“In this regard, potential new entrants have provided feedback to CCCS that without any intervention from CCCS, it would be difficult to attain a sufficient network of drivers and riders to provide a satisfactory product and experience to both drivers and riders so as to compete effectively against Grab,” the statement added.

With insufficient competition post-transaction, Grab would be able to raise fares for riders and commission rates for drivers, lower the quality of its services and reduce innovating its product offerings. Consumers and competitors of both Grab and Uber have raised concerns over potential increased fares and commission rates, as well as reduced service quality and innovation.

Additionally, CCCS has also received multiple complaints from riders and drivers in relation to the increase in effective price post-transaction, such as the decrease in frequency of driver promotions and driver incentives. According to CCCS, this reflects Grab’s ability to increase effective prices post-transaction.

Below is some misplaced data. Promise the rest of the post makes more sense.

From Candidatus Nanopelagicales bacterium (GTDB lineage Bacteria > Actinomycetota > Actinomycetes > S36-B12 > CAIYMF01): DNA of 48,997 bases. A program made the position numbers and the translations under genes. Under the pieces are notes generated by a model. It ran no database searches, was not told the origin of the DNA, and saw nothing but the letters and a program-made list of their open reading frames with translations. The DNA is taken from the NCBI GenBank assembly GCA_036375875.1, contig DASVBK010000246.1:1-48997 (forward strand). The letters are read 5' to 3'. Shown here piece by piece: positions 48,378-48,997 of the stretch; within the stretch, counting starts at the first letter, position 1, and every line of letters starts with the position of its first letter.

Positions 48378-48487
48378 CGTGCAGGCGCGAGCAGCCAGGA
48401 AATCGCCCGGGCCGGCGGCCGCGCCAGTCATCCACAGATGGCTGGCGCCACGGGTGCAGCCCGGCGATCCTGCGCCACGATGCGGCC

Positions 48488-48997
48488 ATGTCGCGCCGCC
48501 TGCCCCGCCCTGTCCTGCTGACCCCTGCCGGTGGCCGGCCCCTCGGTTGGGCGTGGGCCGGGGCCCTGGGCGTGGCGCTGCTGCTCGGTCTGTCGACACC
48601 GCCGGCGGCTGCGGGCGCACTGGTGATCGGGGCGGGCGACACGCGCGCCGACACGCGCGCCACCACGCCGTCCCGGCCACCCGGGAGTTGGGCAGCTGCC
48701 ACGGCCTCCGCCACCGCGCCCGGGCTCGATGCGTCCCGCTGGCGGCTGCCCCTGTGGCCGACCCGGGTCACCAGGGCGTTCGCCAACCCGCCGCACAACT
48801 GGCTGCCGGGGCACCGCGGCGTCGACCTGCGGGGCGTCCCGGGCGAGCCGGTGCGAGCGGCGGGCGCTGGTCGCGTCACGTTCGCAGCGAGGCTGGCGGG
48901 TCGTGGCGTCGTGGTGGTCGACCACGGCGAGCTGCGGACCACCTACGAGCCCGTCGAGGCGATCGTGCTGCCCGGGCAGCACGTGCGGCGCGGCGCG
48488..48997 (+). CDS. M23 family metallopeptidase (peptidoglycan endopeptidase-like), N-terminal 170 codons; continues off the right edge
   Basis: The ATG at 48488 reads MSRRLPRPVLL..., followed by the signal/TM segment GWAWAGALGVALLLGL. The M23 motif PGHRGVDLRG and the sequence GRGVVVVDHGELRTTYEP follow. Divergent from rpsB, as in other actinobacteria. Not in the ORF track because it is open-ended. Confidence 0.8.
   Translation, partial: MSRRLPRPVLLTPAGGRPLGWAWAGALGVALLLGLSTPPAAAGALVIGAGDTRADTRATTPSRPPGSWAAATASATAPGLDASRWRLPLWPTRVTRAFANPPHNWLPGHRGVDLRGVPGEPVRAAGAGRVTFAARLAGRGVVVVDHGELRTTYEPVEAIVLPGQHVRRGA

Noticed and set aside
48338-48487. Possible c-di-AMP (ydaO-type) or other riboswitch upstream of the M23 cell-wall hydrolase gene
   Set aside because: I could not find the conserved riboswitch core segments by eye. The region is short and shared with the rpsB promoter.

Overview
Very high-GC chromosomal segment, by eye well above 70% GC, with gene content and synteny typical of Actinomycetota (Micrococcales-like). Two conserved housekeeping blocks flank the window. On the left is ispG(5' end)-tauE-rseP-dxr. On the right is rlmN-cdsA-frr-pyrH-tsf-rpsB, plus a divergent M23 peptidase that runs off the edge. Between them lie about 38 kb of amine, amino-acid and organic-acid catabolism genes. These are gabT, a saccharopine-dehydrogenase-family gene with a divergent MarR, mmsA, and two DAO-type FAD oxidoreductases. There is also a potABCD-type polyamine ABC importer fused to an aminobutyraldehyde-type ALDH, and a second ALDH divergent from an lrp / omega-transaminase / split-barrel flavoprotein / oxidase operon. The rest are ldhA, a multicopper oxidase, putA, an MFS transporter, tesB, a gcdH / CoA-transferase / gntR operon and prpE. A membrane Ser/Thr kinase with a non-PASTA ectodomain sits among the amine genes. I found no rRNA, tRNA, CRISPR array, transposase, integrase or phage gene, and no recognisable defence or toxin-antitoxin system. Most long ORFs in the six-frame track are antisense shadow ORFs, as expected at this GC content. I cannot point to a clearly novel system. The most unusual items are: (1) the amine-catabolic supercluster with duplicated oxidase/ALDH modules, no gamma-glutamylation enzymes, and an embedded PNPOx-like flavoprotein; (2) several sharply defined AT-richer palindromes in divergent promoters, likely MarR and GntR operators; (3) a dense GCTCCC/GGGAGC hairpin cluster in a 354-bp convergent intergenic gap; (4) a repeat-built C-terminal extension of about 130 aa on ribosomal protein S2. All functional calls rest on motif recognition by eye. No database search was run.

Meanwhile, CCCS also noted that the market for the rental of chauffeured private hire cars face barriers to expansion such as significant amount of time and upfront capital expenditure to build a car rental network of sufficient scale, as well as a higher cost of maintaining chauffeured private hire cars.

Thus, such companies may not be able to effectively expand and compete without partnering with a ride-hailing platform.

New proposed measures

The competition watchdog has proposed the removal of Grab’s exclusivity arrangement with any taxi or chauffeured private hire car fleet in Singapore. This is in a bid to increase choices for drivers and riders, as well as improve market contestability.

It also proposed the removal of exclusivity obligations, lock-in periods or termination fees on all drivers who drive on Grab’s platform, or rent from Grab Rentals, Lion City Rentals or rental partners of Grab. Other proposed remedies also include the maintenance of Grab’s pre-transaction pricing algorithm and driver commission rates until competition is revived in the market, as well as requiring Uber to sell Lion City Rentals to any competitor that makes a reasonable offer. This is to prevent Uber from selling Lion City Rentals or any of its assets to Grab without prior approval from CCCS.